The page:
Keynote speakers like Paul Mabray are right to point to consumer trends and mining customer data as a way forward for the wine industry in a digital age. The industry would do well to really embrace social media. But with so much emphasis in the wine industry now being put on being at the forefront of the digital media and e-marketing world, Mike Turner argues it’s worth remembering that easy wins can be had by finally bringing more of the reluctant members of the trade into the ‘dizzy sphere’ of the World Wide Web. On a recent press visit to the Médoc, half of the 36 producers visited don’t have websites and six didn’t have email addresses.
Whilst the classic spirits categories are more than standing up for themselves, with ever more innovative and crafted products in their own right, what the 2019 IWSC Spirits Awards demonstrated was just how global the spirits world has become. This year’s competition proved to be a breakthrough, at least in terms of trophies and medals, for growing spirits categories such as pisco, mezcal, baiju and shochu. Richard Siddle takes a look at the awards and picks out the key trends all spirits buyers need to be on top of.
For everyone in the wine trade it is your worst nightmare come true – the doctor tells you to give up alcohol for good. Sure, you can still smell, swirl and taste but drinking wine is strictly verboten. This is exactly what happened to Nekter Wine’s Imogen Taylor six months ago – one minute she was pouring wine at a tasting event the next minute she was in A&E with sepsis affecting her liver so badly it was touch and go. It doesn’t matter that the condition was not caused by alcohol, but alcohol cannot be part of her foreseeable future. So what does Taylor do with all those bottles in her flat, her wine friends and a life centred around alcohol? In this personal piece she looks at how she is going to cope living without alcohol in the wine trade.
Ten years ago the missing link in the parentage of Merlot, the world’s second most planted grape, was discovered growing up the side of a house in south west France. It was on the verge of extinction but has thankfully been saved. Christina Rasmussen explains why this is important for the preservation of our heritage as well as being a source of genetic diversity in the future. After all, in 2012 the 20 most prominent grape varieties in France accounted for 91% of vineyard area whereas in 1958 the same 20 accounted for 53%. Would we want just 20 ingredients in our kitchen? Rasmussen argues quite clearly not.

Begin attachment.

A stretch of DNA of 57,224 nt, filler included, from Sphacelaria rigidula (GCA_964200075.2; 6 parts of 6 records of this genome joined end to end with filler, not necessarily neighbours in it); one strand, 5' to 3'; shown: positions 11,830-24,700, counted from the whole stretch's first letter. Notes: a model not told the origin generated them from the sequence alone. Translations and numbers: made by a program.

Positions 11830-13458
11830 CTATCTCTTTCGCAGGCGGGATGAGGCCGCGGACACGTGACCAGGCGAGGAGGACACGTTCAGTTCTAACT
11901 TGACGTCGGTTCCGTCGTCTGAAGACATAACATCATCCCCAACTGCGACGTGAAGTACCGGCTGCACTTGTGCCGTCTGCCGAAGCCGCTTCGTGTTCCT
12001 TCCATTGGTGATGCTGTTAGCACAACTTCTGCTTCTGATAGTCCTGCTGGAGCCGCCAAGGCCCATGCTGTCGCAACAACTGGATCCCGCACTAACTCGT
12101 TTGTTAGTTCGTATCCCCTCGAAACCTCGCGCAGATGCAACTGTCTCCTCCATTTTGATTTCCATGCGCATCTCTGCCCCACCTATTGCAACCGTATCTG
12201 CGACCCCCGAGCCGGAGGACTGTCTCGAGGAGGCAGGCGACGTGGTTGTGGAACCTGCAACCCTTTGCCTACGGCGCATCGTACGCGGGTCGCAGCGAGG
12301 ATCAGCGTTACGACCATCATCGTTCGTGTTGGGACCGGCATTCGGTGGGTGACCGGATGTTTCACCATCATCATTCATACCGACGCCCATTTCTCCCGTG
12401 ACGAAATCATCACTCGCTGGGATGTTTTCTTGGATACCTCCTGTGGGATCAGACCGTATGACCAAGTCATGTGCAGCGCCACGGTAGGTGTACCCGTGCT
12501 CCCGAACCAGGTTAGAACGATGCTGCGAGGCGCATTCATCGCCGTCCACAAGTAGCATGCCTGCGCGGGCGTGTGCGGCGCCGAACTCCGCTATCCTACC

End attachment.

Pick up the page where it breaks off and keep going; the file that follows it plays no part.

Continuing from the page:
Unilever’s new chief executive Alan Jope told the Cannes marketing conference recently that it “will dispose of brands that we feel are not able to stand for something more important than just making your hair shiny or your skin soft”. But Reka Haros warns so-called purpose marketing is not for all and could actually damage a company or brand’s reputation if not done properly and for the right reasons. Here she explains why.
If you were writing a history of the premium on-trade and independent wine trade over the last 30 years then Les Caves de Pyrène would have to be at the heart it. For not only did it first introduce so many of the exciting, breakthrough and dynamic organic and natural wines that are now across the sector, it actually walked the walk and opened up its own successful wine bars and restaurants. So to save someone else the time, co-founder, Doug Wregg, who lives and breathes the company’s DNA, has written his own account of Les Caves and the wine word it has grown up in. Here he explains why he did it and shares one of the extracts from the book.
Who has over a million social media followers and can claim tens of thousands of pounds for just one post, but you have never heard of them? Welcome to the world of social media influencers. Whether we like the idea of them, or want to work with any of them, we can’t ignore them. Particularly if you want to get your drinks brand in front of the right target audience. Jackie Fast gives her own personal take on what it is like to be seen as an influencer, thanks to her time on BBC’s The Apprentice, the challenges of becoming one and, in this frank account, gives her five top tips on how to work best and get the most out of social media influencers.
It’s the way they tell ’em! You don’t need to be a stand up comedian to tell a good story about your business, but you need to learn how to capture your audience and talk to them in ways they are going to respond to on emotional and personal basis if they are going to remember you beyond the time you spend together. Here business coach and executive training expert, Nicole Soames, chief executive of Diadem Performance gives her top five tips on storytelling.
If you have a good idea once, then there’s no harm in repeating it. Which is why we are pleased to take this week’s trip down memory lane to when we asked different leading figures in the wine PR industry to name the campaign they were most of, and the PR campaign they wish they had done. Here Rosamund (known as ‘Roza’ to one and all) Barton of R&R Teamwork looked back on the launch of Champagne Taittinger’s first foray into English wine and the announcement it has bought a vineyard in Kent and was going to make its own English sparkling wine. It ended up being a PR triumph. She also singled out Hazel Murphy for her groundbreaking Australian UK trade trip as the campaign she wished she’d done.
With so many websites, magazines, newsletters and daily emails it can be more of a case of news overload when it comes to keeping up with what is happening in the world of wine. But how much of it is relevant or interesting to you? Inspired by weekly wrap-style podcasts from other sectors, MW students, Katie Canfield and Matthew Gaughan, have decided to offer a similar service for the wine industry with their new Wined Up Weekly podcast which is a short 10 to 15 minute round up of the stories, issues and debates they think are the most important. Here’s how they bring it all together.